The nation’s major ports finished 2018 setting monthly and yearly container volume records, and industry experts say 2019 is off to a strong start. Shippers continue to import and export goods as critical trade negotiations between the U.S. and China continue.
“The delay in effective date of the tariffs has continued some inventory buildup beyond the end of the year, that probably would not have happened otherwise,” EDR Group Senior Economist Paul Bingham told Transport Topics. “If the tariffs had gone into effect January 1, that would have slowed some of the shipping, or if there had been a trade deal, where the threat had been removed. But some retailers and some of the other shippers probably were thinking they’ve got another 90-day window to get things onto the distribution center shelves ahead of the tariffs.”
With a deadline looming on the talks with China, President Donald Trump said on Feb. 24 he is delaying the scheduled March 1 increase in the tariffs on $200 billion in Chinese imports. The president said on Twitter he wants to give negotiators more time to reach a comprehensive trade deal with Beijing.
Tariffs on Chinese goods are set to increase to 25% from 10% unless the U.S. and China reach an agreement.
“I am pleased to report that the U.S. has made substantial progress in our trade talks with China on important structural issues including intellectual property protection, technology transfer, agriculture, services, currency, and many other issues. As a result of these very … productive talks, I will be delaying the U.S. increase in tariffs.”
Trump also announced that he and Chinese President Xi Jinping will hold a summit at Trump’s Mar-a-Lago estate in Florida, “assuming both sides make additional progress.”
Meanwhile, Los Angeles, the nation’s busiest port, is beginning 2019 on an accelerated pace, processing a record 852,000 TEU (20-foot equivalent) containers in January, a 5.4% increase over the same period last year when employees moved nearly 809,000 TEUs.
January marked the seventh consecutive month the port handled more than 800,000 TEUs.
The Port of Los Angeles finished 2018 processing a record 9.45 million TEUs, compared with 9.34 million in 2017.
“These robust volumes reflect the pre-Lunar New Year surge of cargo, continued tariff-related inventory advances and strong consumer demand,” Port of Los Angeles Executive Director Gene Seroka said in a statement. “With warehouses and distribution centers already full with spring goods and supplies, we will see softer volumes immediately after the Lunar New Year as anticipated.”
Typically, during the Chinese New Year, shipping activity drops significantly. The Chinese New Year ended Feb. 19.
Shipping experts such as Paul Bingham expect to see a lull in February’s TEU numbers reflecting the holiday, but imports and exports are likely to increase almost immediately.
The Port of Long Beach processed nearly 657,300 TEUs in January, down .1% from January 2018 when the port handled 657,800 TEUs.
“It’s encouraging to see these healthy volumes to start the year,” Port of Long Beach Executive Director Mario Cordero said.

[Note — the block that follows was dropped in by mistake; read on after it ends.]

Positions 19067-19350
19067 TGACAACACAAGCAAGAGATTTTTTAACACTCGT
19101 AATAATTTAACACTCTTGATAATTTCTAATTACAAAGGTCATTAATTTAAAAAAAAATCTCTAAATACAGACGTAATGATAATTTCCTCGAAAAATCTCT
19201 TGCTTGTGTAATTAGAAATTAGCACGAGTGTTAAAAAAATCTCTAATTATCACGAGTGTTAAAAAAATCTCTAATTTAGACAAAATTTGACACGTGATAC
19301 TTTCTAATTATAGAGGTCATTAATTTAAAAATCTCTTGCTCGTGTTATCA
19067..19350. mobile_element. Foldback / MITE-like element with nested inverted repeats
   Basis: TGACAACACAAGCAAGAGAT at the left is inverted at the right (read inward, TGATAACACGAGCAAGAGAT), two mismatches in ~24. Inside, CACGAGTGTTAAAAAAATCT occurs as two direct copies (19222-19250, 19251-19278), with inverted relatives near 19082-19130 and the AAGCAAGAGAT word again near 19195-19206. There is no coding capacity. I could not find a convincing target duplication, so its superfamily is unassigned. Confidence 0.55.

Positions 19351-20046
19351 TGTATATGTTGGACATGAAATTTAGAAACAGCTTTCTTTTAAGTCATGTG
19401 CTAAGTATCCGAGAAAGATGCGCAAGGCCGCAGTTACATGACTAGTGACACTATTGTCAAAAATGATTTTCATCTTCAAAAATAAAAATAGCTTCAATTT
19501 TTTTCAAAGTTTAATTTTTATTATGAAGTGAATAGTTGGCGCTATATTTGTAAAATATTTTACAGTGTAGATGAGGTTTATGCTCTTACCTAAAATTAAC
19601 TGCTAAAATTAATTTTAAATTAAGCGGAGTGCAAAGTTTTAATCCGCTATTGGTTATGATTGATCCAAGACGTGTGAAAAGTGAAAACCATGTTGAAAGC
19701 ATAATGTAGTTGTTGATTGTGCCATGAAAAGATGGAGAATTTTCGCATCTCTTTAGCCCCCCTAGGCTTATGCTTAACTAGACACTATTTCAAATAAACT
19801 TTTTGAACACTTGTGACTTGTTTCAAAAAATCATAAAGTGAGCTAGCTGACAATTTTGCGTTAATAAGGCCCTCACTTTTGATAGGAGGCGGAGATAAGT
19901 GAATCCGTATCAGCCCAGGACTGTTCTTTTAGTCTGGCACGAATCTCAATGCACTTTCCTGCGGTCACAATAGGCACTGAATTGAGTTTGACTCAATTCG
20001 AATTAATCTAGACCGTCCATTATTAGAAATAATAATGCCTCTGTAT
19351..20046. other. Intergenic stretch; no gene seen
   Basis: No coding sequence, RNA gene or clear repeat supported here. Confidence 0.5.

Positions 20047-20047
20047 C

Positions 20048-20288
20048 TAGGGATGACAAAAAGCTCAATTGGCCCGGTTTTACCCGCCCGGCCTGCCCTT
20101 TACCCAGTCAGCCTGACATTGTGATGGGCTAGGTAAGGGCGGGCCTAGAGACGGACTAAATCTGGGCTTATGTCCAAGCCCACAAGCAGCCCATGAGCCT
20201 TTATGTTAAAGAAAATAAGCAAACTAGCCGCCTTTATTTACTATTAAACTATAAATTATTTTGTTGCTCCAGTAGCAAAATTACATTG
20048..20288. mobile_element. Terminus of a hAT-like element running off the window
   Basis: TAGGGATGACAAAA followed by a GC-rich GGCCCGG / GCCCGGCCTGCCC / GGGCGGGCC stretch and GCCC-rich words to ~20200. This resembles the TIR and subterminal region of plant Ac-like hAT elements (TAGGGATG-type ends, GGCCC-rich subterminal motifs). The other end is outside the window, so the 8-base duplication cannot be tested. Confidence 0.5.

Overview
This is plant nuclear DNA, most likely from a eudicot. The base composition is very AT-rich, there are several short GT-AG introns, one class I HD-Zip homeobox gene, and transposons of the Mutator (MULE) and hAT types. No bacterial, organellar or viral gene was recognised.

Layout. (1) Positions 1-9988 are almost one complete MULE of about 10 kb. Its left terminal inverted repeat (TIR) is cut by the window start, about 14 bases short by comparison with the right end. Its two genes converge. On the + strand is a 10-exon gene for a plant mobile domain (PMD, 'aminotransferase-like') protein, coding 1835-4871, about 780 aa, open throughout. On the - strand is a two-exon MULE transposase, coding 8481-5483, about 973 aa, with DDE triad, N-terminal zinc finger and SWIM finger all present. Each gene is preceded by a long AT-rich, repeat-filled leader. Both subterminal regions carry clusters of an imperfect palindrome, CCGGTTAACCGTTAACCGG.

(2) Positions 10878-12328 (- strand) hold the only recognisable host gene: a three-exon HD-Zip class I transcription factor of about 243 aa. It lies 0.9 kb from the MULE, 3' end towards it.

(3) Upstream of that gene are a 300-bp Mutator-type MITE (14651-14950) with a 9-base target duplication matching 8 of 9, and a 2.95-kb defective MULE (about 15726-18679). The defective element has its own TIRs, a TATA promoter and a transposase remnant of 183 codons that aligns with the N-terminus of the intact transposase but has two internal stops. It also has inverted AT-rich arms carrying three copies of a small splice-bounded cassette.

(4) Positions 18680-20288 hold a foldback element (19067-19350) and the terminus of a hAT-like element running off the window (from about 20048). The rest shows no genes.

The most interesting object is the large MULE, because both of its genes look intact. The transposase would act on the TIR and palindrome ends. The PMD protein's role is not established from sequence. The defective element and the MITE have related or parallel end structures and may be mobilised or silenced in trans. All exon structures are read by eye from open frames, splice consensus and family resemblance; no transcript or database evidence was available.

Long Beach finished 2018 by setting a record, moving the most cargo in its 108-year history: 8.1 million TEUs compared with 7.5 million in 2017.
The Port of Oakland, the nation’s seventh-busiest facility, processed nearly 209,500 TEUs in January, compared with 205,800 in 2018. For all of 2018 the port moved more than 2.5 million TEUs, compared with 2.4 million in 2017.
2018 was the busiest year in the port’s history.
The Northwest Seaport Alliance, which operates facilities in Seattle and Tacoma, said it finished 2018 on a strong note, processing 349,000 TEUs in December. That is an 11.6% increase over 2017. January 2019 numbers are not available yet. NWSA saw a nearly 100,000-TEU increase for all of 2018, reaching 3.8 million TEUs, compared with 3.7 million TEUs in 2017.
On the East Coast and Gulf Coast, the Port of New York and New Jersey finished 2018 and the month of December in a strong position, processing 610,000 TEUs in December, a 12% increase over 2017’s 543,000. For the year, the port handled nearly 7.2 million TEUs, compared with 6.7 million in 2017. This is the first time in its history the facility exceeded the 7 million-TEU mark. The Port of New York/New Jersey is the third-busiest behind Los Angeles and Long Beach.
The 2018 growth is attributed to the raising of the Bayonne Bridge clearance in 2017 from 151 feet to 215 feet, allowing the world’s largest container ships to pass under it and serve terminals in New York and New Jersey.
(Port of Houston)
The Port of Virginia started January processing 240,000 TEUs compared with more than 220,000 in 2018. For 2018, the facility moved more than 1.61 million TEUs in 2018, the identical number it processed in 2017.
The Georgia Port Authority, which operates the Port of Savannah, moved 430,000 TEUs in January, up more than 90,000 TEUs from 2018’s 339,000. 2018 also closed with a record 4.35 million TEUs, compared with nearly 4.05 million in 2017.
The South Carolina Port Authority said January was a record, up 12.5% from 2018, making it the strongest January ever. The facility handled 205,700 TEUs compared with 167,000 TEUs in 2017. For 2018, the port processed a record 2.3 million TEUs, a 6.3% increase and the third consecutive calendar year of record TEU volume for SCPA.
The Port of Houston also finished on a record note, moving 2.7 million TEUs in 2018, up 10% compared with 2017. January 2019 has seen a slight drop in TEU volume from 221,000 TEUs in 2018 to 215,000 last month.